Special Problems of the Reserve Centers
The problems of defining over-all surplus or deficit are compounded in the two main reserve centers, the United Kingdom and the United States, whose currencies are used widely in settling transactions, not only between the reserve center itself and the rest of the world, but also between third-party countries. Changes in the amounts of reserve currencies that are held by foreign monetary authorities clearly represent financing of surplus or deficit from the standpoint of the country holding them. Can they be similarly regarded from the standpoint of the reserve center concerned?
Most people, including the authorities of the two reserve centers, would undoubtedly answer this question in the affirmative. However, even this simple proposition is by no means self-evident. There have been long periods when foreign central banks or governments have been content to accumulate substantial holdings of the reserve currencies without claiming conversion into gold or other currencies. If so, does the increase in the liabilities of the reserve center that is involved make it appropriate for it to adjust its balance of payments? The answer to this question may vary with circumstances. At this time, however, there appears to be a consensus that the reserve centers should not add, or at least not add substantially, to their total liabilities to foreign reserve holders, except to the extent that they increase their own reserves.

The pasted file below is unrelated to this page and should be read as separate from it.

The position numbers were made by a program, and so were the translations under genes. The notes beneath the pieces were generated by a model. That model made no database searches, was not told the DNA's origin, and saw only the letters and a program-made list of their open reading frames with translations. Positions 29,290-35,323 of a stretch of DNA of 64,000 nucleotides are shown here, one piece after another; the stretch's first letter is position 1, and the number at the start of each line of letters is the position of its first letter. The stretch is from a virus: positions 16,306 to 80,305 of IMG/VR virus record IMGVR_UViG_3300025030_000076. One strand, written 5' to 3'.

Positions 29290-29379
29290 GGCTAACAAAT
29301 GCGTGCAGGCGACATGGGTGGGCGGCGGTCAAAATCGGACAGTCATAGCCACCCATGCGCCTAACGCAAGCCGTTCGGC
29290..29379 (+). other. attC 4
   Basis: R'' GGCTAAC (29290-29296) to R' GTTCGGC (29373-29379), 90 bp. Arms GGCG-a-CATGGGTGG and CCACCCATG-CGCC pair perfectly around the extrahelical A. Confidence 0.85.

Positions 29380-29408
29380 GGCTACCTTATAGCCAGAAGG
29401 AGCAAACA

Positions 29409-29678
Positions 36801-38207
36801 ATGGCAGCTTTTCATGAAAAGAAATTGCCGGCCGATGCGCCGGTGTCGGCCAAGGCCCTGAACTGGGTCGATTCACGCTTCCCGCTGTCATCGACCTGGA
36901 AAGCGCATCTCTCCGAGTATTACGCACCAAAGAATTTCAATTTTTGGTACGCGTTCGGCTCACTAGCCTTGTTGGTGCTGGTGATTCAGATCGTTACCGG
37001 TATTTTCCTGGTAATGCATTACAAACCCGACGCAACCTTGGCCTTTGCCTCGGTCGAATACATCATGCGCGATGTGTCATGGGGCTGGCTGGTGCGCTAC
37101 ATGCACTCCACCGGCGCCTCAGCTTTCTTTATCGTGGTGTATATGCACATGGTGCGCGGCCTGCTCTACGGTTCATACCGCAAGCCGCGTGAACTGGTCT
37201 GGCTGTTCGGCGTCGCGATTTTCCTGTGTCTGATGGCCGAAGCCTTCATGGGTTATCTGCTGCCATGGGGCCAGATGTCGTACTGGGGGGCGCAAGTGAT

But what about the reserve currency holdings of private parties, including commercial banks? Should changes in these holdings also not be included below the line? This has for a long time been the practice of the two reserve currency countries in presenting their official balance of payments statistics. However, this practice does not provide a complete view, and it is being supplemented in the United States by an alternative new form of presentation, recently introduced at the recommendation of a committee of independent experts, which treats changes in foreign private dollar balances as belonging above the line. One argument for including changes in such holdings of reserve currencies below the line is that these holdings can be sold by the private party to the central bank of his country, in which case the reserve currency country may be called upon to convert the balances. Against this theoretical argument, there has been a clear long-term trend toward a substantial increase in foreign private holdings of U.S. dollars, in particular after the introduction of convertibility by the major European countries and the consequent freeing of exchange markets. From that standpoint, a calculation of surplus or deficit, in accordance with the more traditional approach in the United States, that excludes the inflow of foreign short-term capital in the form of dollar holdings, therefore tends somewhat to overstate the U.S. deficit over a longer period. On the other hand, since changes in foreign private dollar holdings are volatile, their exclusion from a balance of the more basic transactions (however defined) may facilitate the analysis of the balance of payments over the short run.